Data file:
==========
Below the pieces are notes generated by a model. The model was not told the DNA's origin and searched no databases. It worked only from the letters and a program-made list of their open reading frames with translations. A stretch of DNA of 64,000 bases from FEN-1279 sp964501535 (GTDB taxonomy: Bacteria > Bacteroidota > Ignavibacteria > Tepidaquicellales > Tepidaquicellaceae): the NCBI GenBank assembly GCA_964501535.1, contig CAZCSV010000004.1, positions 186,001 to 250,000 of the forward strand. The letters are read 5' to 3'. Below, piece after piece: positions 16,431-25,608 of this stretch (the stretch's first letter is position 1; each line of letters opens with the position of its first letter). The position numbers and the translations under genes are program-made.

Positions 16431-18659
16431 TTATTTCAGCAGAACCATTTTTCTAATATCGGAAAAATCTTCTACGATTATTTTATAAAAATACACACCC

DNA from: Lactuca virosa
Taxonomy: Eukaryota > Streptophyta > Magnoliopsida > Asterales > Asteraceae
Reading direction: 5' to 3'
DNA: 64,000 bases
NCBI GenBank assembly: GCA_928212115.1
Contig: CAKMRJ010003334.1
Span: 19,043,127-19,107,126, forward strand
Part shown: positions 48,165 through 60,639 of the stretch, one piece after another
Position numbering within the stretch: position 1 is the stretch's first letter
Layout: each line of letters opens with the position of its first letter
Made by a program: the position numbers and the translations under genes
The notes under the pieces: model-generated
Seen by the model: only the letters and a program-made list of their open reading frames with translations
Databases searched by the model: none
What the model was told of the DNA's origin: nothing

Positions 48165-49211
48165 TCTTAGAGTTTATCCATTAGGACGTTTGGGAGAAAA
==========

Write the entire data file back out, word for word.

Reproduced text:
Below the pieces are notes generated by a model. The model was not told the DNA's origin and searched no databases. It worked only from the letters and a program-made list of their open reading frames with translations. A stretch of DNA of 64,000 bases from FEN-1279 sp964501535 (GTDB taxonomy: Bacteria > Bacteroidota > Ignavibacteria > Tepidaquicellales > Tepidaquicellaceae): the NCBI GenBank assembly GCA_964501535.1, contig CAZCSV010000004.1, positions 186,001 to 250,000 of the forward strand. The letters are read 5' to 3'. Below, piece after piece: positions 16,431-25,608 of this stretch (the stretch's first letter is position 1; each line of letters opens with the position of its first letter). The position numbers and the translations under genes are program-made.

Positions 16431-18659
16431 TTATTTCAGCAGAACCATTTTTCTAATATCGGAAAAATCTTCTACGATTATTTTATAAAAATACACACCC

DNA from: Lactuca virosa
Taxonomy: Eukaryota > Streptophyta > Magnoliopsida > Asterales > Asteraceae
Reading direction: 5' to 3'
DNA: 64,000 bases
NCBI GenBank assembly: GCA_928212115.1
Contig: CAKMRJ010003334.1
Span: 19,043,127-19,107,126, forward strand
Part shown: positions 48,165 through 60,639 of the stretch, one piece after another
Position numbering within the stretch: position 1 is the stretch's first letter
Layout: each line of letters opens with the position of its first letter
Made by a program: the position numbers and the translations under genes
The notes under the pieces: model-generated
Seen by the model: only the letters and a program-made list of their open reading frames with translations
Databases searched by the model: none
What the model was told of the DNA's origin: nothing

Positions 48165-49211
48165 TCTTAGAGTTTATCCATTAGGACGTTTGGGAGAAAA